FIG. 12 illustrates synchronizations of the main signal and the origin point signals when a pulse width of the origin point signal is large. Originally, the origin point signal preferably includes a pulse width of one cycle (2π) of a main signal MAIN, as shown in an ideal origin point signal ORG_IDEAL of FIG. 12. However, in reality, in the origin point signal, the pulse width varies and timing for rising and falling of the pulse may vary. For example, as shown in an origin point signal ORG1 of FIG. 12, although there is no movement in the origin point signal around a center of the pulse, the pulse width may have a larger pulse width than an ideal value (2π). In the example of the origin point signal ORG1, the pulse width is 3π. At this point in time, the rising position of the origin point signal ORG1 is −3π/2 and the falling position is 3π/2. In addition, an origin point signal ORG2 is defined in which the timing for rising and falling of the origin point signal is delayed by π/8.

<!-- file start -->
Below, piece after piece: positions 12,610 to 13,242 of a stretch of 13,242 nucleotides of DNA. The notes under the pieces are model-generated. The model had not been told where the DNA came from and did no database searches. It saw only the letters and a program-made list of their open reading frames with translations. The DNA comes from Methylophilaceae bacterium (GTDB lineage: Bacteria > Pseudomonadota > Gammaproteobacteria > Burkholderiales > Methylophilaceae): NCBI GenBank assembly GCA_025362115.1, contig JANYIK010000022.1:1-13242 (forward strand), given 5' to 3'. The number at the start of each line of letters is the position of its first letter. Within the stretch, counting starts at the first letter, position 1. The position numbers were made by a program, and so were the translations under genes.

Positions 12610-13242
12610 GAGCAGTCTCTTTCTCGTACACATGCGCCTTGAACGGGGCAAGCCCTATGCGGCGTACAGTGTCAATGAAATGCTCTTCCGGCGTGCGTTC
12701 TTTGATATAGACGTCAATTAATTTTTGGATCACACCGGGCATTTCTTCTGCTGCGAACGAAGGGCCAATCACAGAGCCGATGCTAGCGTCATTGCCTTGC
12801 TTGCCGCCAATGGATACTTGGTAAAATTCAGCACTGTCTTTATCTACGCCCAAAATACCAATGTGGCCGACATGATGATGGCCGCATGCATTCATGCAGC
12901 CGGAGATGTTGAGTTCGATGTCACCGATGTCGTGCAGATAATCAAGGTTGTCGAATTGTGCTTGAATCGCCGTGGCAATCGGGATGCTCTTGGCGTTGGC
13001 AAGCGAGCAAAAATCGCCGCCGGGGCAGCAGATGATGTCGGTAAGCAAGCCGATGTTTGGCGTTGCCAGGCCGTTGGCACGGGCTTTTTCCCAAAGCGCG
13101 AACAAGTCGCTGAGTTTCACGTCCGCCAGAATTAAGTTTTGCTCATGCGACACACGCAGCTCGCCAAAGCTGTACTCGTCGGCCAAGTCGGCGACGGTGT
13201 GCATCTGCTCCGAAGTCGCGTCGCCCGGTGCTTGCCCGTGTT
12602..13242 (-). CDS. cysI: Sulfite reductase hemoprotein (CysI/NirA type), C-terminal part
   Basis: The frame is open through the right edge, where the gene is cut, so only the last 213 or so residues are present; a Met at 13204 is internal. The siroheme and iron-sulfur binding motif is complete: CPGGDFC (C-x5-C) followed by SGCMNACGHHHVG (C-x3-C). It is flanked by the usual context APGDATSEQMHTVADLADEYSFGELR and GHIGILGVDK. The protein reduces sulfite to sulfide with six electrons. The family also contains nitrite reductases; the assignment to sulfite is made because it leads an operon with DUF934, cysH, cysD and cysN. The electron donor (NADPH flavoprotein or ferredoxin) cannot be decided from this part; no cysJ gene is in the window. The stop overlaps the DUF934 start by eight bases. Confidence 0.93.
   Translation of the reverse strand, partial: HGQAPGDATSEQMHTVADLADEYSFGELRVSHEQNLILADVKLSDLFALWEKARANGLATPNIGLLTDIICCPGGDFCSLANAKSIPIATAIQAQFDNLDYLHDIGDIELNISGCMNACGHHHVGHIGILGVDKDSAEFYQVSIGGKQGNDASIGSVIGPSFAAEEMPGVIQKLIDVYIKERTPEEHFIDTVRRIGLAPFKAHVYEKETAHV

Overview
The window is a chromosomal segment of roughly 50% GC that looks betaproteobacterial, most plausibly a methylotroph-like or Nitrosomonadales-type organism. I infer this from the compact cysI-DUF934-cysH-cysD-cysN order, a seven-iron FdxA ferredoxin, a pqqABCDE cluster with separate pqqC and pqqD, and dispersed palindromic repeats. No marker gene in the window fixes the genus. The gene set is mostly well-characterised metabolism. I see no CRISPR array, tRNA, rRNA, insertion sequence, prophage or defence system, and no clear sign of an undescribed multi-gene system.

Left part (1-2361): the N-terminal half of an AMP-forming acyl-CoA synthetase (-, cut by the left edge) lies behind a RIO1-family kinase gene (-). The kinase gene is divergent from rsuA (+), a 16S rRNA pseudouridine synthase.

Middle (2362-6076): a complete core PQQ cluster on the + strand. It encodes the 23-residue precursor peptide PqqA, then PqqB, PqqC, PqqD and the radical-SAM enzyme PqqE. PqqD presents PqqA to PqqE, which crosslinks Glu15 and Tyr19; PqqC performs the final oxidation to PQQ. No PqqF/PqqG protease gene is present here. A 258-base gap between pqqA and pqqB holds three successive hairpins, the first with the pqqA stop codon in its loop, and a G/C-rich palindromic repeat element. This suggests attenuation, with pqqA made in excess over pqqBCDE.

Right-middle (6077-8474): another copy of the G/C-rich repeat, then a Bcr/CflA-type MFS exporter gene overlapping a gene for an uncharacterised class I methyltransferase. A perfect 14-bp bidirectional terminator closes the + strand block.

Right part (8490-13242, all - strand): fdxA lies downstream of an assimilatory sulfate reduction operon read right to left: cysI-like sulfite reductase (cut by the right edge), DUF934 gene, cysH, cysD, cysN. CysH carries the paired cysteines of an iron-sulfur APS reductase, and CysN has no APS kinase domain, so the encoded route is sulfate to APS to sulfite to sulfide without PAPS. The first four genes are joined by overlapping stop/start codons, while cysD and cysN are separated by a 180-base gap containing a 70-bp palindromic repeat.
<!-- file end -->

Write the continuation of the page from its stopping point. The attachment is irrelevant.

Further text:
A case is considered in which a phase adjustment with a step of 90° (π/2) width, as presented in Japanese Patent Laid-open Publication Nos. 2002-116060 and 2002-162253, is performed with respect to these origin point signals ORG1 and ORG2.

When the phases of the origin point signals ORG1 and ORG2 are delayed by 90° (π/2) and are set as origin points signals ORG10 and ORG20 respectively, as shown in FIG. 12, the origin point signal ORG20 can be understood as having activation states at two positions, phase 0 and phase 2π. In this case, the encoder may detect two origin points at phase 0 and phase 2π, resulting in a mistaken detection of the absolute value of the origin point.